Lausanne House by Hatem+D Architecture
By Magaly • Dec 27, 2014
It was finished in 2014 and covers an area of 1,830 square feet.
Lausanne House by Hatem+D Architecture:
“The project consisted of the renovation of a bungalow existing in Québec City, Canada. The owners wished to adapt their residence to their new lifestyle and the building needed a face-lift. Besides the addition of a complete floor and a garage, the reorganization of facades was carefully thought.
To pull the maximum of the natural luminosity and the views on their spacious and wooded ground, the owners wished to open the inside of the residence on the outside. The dining room so opens on a terrace and big openings allow to appreciate the landscape.
The kitchen, which is in area opened on the dining room, also takes advantage of big openings and distinguishes itself by a wide island and a very minimalist style. The integrated furniture hides a shower-room and a wide meat safe.
The addition of a floor allowed the creation of three vast bedrooms. The master chamber consists of an independent module combining a wide walk-in and a shower-room. This room also takes advantage of a balcony towards the back favoring a place for the quiet pondering over the wood.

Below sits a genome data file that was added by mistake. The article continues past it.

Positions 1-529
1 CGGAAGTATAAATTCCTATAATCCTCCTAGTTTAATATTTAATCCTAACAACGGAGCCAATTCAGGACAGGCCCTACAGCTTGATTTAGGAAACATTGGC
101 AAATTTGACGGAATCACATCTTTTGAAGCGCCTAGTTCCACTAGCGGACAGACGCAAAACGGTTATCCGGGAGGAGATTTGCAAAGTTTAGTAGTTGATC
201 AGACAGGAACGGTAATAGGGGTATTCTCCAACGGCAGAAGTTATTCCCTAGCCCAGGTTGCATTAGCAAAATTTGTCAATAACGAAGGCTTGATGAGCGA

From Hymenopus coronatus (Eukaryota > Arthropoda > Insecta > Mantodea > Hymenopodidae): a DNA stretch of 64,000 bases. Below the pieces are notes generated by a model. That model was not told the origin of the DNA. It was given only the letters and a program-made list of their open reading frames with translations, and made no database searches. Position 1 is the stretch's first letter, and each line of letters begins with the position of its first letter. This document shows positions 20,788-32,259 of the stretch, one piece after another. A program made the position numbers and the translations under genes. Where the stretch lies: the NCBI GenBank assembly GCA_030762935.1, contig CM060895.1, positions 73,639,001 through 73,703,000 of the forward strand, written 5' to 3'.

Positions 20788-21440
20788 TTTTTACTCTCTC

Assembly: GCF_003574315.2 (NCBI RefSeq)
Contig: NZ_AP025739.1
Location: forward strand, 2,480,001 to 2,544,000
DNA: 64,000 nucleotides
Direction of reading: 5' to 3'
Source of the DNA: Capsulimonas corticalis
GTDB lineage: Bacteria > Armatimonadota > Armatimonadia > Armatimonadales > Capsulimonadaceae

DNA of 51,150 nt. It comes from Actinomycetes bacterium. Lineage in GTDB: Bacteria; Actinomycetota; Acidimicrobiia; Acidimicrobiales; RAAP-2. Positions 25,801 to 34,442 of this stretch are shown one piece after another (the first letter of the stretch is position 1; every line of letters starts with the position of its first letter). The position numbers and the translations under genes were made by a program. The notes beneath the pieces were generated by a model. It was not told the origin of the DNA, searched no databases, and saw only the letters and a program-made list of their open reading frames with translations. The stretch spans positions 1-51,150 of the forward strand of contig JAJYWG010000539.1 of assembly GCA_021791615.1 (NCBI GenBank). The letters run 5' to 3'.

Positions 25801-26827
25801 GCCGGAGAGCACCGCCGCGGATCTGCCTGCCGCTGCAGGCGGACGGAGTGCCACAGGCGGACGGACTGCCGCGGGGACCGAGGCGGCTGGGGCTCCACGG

A big hallway was added in front of the residence and makes the link between this one and its new garage. The hallway, generous and open, throws a great deal of light at the heart of the project.
As regards the architecture of facades, openings and materials were completely rethought. A cover of pale grey wood was installed at the level of the main block and a mixture of fibrocement and black bricks was installed on the block of horizontal reception. This set of simple volume created a dynamism in facade, the whole remaining sober and elegant.
The landscaping was thought to preserve a maximum of existing elements. Rocks discovered during the works were moved in various places on the site. Also, three mature trees were considered during the elaboration of the concept and preserved. Today, their foliage allows a magnificent play of shadow and light on facades.”
Photos by: Alexandre Guilbeault
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